The SLR8000 replaces similar legacy repeater equipment such as MTR3000, MTR2000, MSR2000, MSF5000

SLR8000 Brochure

Motorola SLR5700 repeater

This repeater is similar to its big brother, the SLR8000. The main differences are:

  • Can accommodate extended range direct mode (single frequency repeater)
  • One rack unit high, 19lbs/9kg
  • 3 Amp 12V charger
  • 1-50 Watt power amplifier
  • Reduced spec for intermod and selectivity, which means it is not as well suited for dense RF sites with multiple repeaters.
  • No wireline card available
  • Not available in 800MHz or 900MHz
  • It is about half the cost of the SLR8000 unit

The SLR5700 replaces Motorola legacy repeater equipment such as the XPR8400, XPR8300, GR1225,
GR400, GR500, R.I.C.K repeater, Desktrack

SLR5700 Brochure

Motorola SLR1000 Repeater

SLR 1000 Repeater - Motorola Solutions

The SLR1000 is similar to the SLR5000 but is packaged in a smaller outdoor rugged enclosure. The main
features are:

  •  Packaged for outdoor use (pole or wall mount)
  •  1-10 Watts transmitter output
  •  Ideally suited for extended range direct mode (single frequency repeater)
  •  Attachable antenna available to eliminate the need to run cable
  •  12V DC input. External power supplies available

SLR1000 Brochure

Codan MT4

For low power consumption operation, there is no better choice than the Codan (formerly Daniels) MT4 repeater. It is highly reliable and modular in design. We recommend and install this repeater for customers needing coverage in remote areas and sites with no access to power. Currently, the Codan does not support the DMR Motorola digital format, which means we can only install in analog mode or P25 (public safety format) digital.

Motorola Repeater Systems at a Glance

Bi-Directional Amplifiers

A Bi-Directional Amplifier (or BDA) is used for On-Site radio and/or cellular coverage enhancement. BDA ‘s have a few components: A donor antenna collects signal from the rooftop where it is strong and delivers it to the BDA for amplification. The amplified signal is delivered to one or more distribution antennas in areas which have poor coverage. BDA s typically have a backup power system UPS and alarm output for when there is trouble with the system. BDAs are available in many specific bands: VHF, UHF, 700MHz, 800MHz, and cellular/LTE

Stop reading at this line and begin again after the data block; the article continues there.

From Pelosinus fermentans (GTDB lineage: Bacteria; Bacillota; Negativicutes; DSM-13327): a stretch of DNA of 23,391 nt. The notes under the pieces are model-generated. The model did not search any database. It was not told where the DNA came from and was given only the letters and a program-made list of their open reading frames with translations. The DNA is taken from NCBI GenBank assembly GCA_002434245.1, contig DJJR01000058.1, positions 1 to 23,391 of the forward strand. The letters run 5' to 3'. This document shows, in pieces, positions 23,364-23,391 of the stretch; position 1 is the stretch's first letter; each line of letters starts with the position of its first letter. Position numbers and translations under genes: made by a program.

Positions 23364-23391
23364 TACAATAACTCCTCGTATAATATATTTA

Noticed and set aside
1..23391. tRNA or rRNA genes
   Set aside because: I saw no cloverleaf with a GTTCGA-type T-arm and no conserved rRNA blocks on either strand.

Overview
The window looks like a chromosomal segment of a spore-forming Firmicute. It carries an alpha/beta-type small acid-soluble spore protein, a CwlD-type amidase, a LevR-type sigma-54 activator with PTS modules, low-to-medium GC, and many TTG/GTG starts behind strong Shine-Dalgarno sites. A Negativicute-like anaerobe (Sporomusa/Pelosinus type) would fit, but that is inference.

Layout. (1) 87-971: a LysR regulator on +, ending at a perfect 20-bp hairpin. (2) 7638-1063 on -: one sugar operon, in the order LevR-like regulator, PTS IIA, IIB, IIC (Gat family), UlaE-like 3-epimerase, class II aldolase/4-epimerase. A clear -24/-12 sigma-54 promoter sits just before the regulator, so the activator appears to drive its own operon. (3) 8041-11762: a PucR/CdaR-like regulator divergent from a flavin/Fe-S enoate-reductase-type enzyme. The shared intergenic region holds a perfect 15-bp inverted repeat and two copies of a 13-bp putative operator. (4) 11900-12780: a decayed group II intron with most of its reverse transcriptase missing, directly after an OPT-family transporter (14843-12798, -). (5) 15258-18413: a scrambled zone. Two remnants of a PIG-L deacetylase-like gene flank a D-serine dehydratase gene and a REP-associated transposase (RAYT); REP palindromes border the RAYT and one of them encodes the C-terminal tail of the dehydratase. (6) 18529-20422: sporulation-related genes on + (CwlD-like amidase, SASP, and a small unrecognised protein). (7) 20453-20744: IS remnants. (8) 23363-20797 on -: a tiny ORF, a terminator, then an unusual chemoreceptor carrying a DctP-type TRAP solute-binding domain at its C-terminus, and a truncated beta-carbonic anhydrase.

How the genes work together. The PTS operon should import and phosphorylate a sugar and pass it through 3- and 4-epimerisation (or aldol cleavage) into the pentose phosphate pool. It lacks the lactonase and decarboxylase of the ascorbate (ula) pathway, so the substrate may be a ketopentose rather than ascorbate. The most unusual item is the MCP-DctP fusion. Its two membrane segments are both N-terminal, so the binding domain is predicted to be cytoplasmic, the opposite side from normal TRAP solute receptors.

BDAs are the most common coverage enhancement solution for the E-Comm radio network in the Lower Mainland of BC in larger buildings to comply with the local bylaws in all municipalities in the lower mainland District of North Vancouver, Burnaby, Surrey, Coquitlam, New Westminster, Port Coquitlam, City of North Vancouver, Whiterock, Richmond, Langley and Vancouver.  All BDA must be NFPA and ISEDC approved, and provide full coverage throughout the building

B.C. Communications BDA System Installation Services

We have an expert team ready to help you with your BDA project.

Our scope of work for the installation of BDA systems include the following:

  • Analyze architectural drawings and consult with engineers (there is a cost of $2000 for this phase)
  • Apply for necessary licenses
  • Obtain a low voltage building permit for installing the coaxial cable
  • Install an NFPA approved amplifier, including alarm notification and UPS
  • Liaise with fire department 
  • Supply maintenance and as-built document package
  • Engage radio P. Eng. To sign off on the design and stamp final docs
Our labour services includes the following:
  • Stage and assemble components, ship/deliver in stages
  • Install donor antennas
  • Mount BDA & UPS
  • Provide alarm pigtail wire ends for others to connect to alarm panel
  • Connectorize cable runs by others
  • Install splitters, antennas located on 12x12 junction boxes supplied by others
  • Sweep coaxial cables and confirm appropriate losses to each antenna
  • Meet with fire department and engineers to ensure bylaw compliance

Contact us for more information and to see what B.C. Communications can do for you.